Shenendehowa graduate Huerter to make NBA playoffs debut vs. Knicks at Madison Square Garden

Kevin Huerter, a Shenendehowa graduate, will make his NBA postseason debut Sunday. (The Associated Press)

Kevin Huerter, a Shenendehowa graduate, will make his NBA postseason debut Sunday. (The Associated Press)

Like nearly any player that makes it to the sport’s top league, Kevin Huerter was used to winning.

A lot.

“And, then, you get to the NBA — and I was here right at the start of a rebuild,” Huerter said in a recent interview with The Daily Gazette.

The “here” is with the Atlanta Hawks, a franchise set Sunday to play in its first playoff game since 2017 against a New York Knicks franchise that last played in a playoff game two years before Huerter led the Shenendehowa High School boys’ basketball team to a Class AA state championship. 

The Hawks drafted Huerter as part of their rebuilding effort with a first-round pick in 2018. In Huerter’s first two NBA seasons, the former Mr. New York Basketball winner from Clifton Park played on teams that lost more than twice as many games as they won.

This season has been much different, and has offered a fitting reward for Huerter and the fellow Hawks — such as lead star Trae Young, who was drafted the same year as Huerter — who were around for the franchise’s recent rough years.

“It was definitely tough, so it’s been great this year because we added a lot of pieces, but there’s still a good core of guys that have been here and it’s nice to see all the hard work we’ve been putting in pay off [after] everything we’ve talked about the last couple years in building this thing up, and trying to create something that’s going to last and become a team that’s going to win for a long time,” Huerter said. “To finally see those results, and probably a bit sooner than we thought, has been great all year, and made it a lot more enjoyable.”

The season was one that tested Huerter, too. After finishing 24-58 in the season before Huerter joined the franchise, the Hawks have added significant talent to their roster each offseason. He started 107 of the 131 games he played during his first two seasons, but Huerter started this season as a reserve for the Hawks. Huerter’s first 11 appearances were made off the bench this season, but he ended up starting 49 of 69 games he played. He averaged 11.9 points, 3.3 rebounds and 3.5 assists per game, and that was after his numbers took a slight dip following a late-season shoulder injury that arrived after he’d registered double-digit scoring in 14 consecutive games.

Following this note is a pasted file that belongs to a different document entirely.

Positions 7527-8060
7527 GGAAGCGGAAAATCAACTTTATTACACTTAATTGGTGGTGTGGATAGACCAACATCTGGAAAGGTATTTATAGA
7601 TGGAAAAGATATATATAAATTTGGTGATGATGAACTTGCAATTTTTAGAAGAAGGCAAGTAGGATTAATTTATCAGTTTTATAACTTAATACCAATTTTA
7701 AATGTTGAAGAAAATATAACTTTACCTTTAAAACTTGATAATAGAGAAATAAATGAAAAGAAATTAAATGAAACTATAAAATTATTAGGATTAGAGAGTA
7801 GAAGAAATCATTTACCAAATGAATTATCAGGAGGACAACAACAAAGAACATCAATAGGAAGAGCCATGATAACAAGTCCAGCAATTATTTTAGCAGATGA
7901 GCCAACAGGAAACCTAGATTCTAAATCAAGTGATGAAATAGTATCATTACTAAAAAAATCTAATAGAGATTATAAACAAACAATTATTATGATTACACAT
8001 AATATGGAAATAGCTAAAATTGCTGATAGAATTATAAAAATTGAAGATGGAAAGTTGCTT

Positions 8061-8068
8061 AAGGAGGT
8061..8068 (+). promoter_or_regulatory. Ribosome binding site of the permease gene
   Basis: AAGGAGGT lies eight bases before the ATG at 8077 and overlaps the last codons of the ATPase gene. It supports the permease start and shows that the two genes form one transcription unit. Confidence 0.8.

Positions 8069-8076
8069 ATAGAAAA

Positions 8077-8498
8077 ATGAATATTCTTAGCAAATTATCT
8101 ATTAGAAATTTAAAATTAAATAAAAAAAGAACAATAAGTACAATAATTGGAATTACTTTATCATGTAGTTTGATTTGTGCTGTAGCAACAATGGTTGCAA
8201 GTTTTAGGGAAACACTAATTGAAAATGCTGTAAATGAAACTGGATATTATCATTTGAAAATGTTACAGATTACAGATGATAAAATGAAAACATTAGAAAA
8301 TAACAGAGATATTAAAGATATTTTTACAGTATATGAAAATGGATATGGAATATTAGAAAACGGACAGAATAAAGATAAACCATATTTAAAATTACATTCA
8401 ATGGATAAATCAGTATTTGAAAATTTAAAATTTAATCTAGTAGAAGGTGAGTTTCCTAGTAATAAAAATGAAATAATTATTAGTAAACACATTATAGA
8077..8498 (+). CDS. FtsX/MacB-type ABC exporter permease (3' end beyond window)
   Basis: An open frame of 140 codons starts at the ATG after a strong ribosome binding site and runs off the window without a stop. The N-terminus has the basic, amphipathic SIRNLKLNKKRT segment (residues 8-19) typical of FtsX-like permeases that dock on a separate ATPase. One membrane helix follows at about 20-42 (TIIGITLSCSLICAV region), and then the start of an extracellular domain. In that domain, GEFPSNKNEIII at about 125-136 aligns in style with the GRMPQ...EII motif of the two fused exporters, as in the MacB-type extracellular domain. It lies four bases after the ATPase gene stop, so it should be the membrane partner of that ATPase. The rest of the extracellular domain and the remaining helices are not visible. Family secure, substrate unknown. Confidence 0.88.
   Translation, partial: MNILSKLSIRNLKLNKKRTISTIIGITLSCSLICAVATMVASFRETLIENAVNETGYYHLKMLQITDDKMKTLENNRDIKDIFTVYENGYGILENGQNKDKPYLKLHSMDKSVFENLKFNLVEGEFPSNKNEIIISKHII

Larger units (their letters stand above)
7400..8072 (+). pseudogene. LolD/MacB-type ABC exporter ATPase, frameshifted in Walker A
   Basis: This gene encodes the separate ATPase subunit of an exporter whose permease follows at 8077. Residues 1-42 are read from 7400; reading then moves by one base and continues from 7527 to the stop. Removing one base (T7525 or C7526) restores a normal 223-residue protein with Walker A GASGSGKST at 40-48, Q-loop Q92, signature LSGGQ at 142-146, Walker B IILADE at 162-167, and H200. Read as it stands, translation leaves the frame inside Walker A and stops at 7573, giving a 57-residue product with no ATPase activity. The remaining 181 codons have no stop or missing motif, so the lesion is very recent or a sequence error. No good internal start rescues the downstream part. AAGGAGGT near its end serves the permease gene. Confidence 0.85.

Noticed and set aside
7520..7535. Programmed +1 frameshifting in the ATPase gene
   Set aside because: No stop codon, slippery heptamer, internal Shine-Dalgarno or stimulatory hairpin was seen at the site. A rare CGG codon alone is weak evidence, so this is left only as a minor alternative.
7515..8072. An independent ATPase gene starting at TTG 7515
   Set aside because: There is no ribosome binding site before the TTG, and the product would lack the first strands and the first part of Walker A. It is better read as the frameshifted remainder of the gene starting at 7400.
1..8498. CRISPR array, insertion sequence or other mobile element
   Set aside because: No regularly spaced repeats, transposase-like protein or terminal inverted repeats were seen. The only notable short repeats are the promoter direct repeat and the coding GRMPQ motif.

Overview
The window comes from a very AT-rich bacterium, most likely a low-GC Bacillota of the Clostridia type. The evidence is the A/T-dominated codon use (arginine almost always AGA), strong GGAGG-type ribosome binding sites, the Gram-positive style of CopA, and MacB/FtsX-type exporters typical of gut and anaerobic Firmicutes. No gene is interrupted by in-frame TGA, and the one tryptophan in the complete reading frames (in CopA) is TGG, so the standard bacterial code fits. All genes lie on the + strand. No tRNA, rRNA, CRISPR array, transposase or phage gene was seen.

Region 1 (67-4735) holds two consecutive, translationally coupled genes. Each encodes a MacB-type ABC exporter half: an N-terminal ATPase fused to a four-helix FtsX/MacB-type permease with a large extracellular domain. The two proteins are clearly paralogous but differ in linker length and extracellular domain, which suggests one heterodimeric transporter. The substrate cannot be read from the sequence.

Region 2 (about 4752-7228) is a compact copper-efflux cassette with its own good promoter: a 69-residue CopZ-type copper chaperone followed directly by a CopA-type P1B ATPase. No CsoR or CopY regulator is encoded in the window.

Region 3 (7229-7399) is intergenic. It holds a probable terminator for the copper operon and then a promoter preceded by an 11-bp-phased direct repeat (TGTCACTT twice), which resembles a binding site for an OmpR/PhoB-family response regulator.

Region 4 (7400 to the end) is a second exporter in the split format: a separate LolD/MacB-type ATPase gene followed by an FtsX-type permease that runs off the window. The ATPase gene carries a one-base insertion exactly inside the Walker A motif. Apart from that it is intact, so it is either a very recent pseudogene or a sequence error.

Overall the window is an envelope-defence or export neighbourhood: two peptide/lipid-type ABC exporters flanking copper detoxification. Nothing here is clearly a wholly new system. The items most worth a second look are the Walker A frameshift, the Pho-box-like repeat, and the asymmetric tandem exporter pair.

Huerter had sprained his left shoulder in April and missed two games before returning to the court. Huerter sat out the Hawks’ final regular-season game, which was played last Sunday, but said he’s been practicing and working out without any limitations and that the ailment “shouldn’t be too problematic moving forward” for the 6-foot-7 perimeter player.

In preparing to play in Sunday’s 7 p.m. Game 1 at Madison Square Garden, Huerter said the Hawks had some full-contact, full-speed workouts this past week as they readied for the intensity of a playoff series.

“But, other than that, it was a lot of film [work], walking through the stuff they do, and trying to get really good at knowing the Knicks’ personnel and the schemes we know they’ll be using,” Huerter said.

With humor, Huerter had tweeted last weekend that his first-ever playoff game would “because of course” take place in New York. He said playing against one of his home state’s teams didn’t add any extra pressure to the matchup, but thought it was a cool coincidence since he’d also made his NBA debut at Madison Square Garden. 

Huerter said he knows he’ll have family and hometown friends at the game, but that would’ve been true regardless of where the Hawks started their postseason run.

“So I don’t think there’s any more added pressure, honestly,” Huerter said. “My family would have been coming down to Atlanta for Game 1 or 2, anyway. . . . But just being able to play there, obviously Madison Square Garden is an incredible arena and it’ll be a lot of fun. I’m sure it’ll be rocking on Sunday.”

Recently, the Knicks announced they had sold out tickets for a reduced-capacity crowd for Sunday’s game of 15,000 fans. Game 1 of the playoff series is reportedly set to be the largest indoor gathering in New York City since the start of restrictions related to the novel coronavirus pandemic.

The Eastern Conference’s No. 5 seed, the Hawks nearly played well enough this season to host Game 1 of their opening playoff series as they finished with a matching record to the No. 4 Knicks. Huerter said the Hawks “knew” they could be a playoff team this season, but competing for home-court advantage — especially in a season that saw Atlanta make a coaching change from Lloyd Pierce to Nate McMillan following a 14-20 start — outdid internal expectations.

“If you were to tell me at the beginning of the year that we’d be in the hunt for the fourth seed up until the last [regular-season] game, I probably wouldn’t have believed you,” said Huerter, who played at the University of Maryland for two seasons before joining the professional ranks. “Obviously, we have a lot of confidence, but getting the fourth seed in the conference is really tough to do.”

This past week, Huerter said staying “mentally locked in” was the most important thing for the 22-year-old in preparing for his first NBA playoff games. Keeping that focus, he knows, will be tested in the hours leading up to Game 1 of the best-of-7 series.

“It’s going to be a different level of excitement,” Huerter said.

Categories: College Sports, Sports

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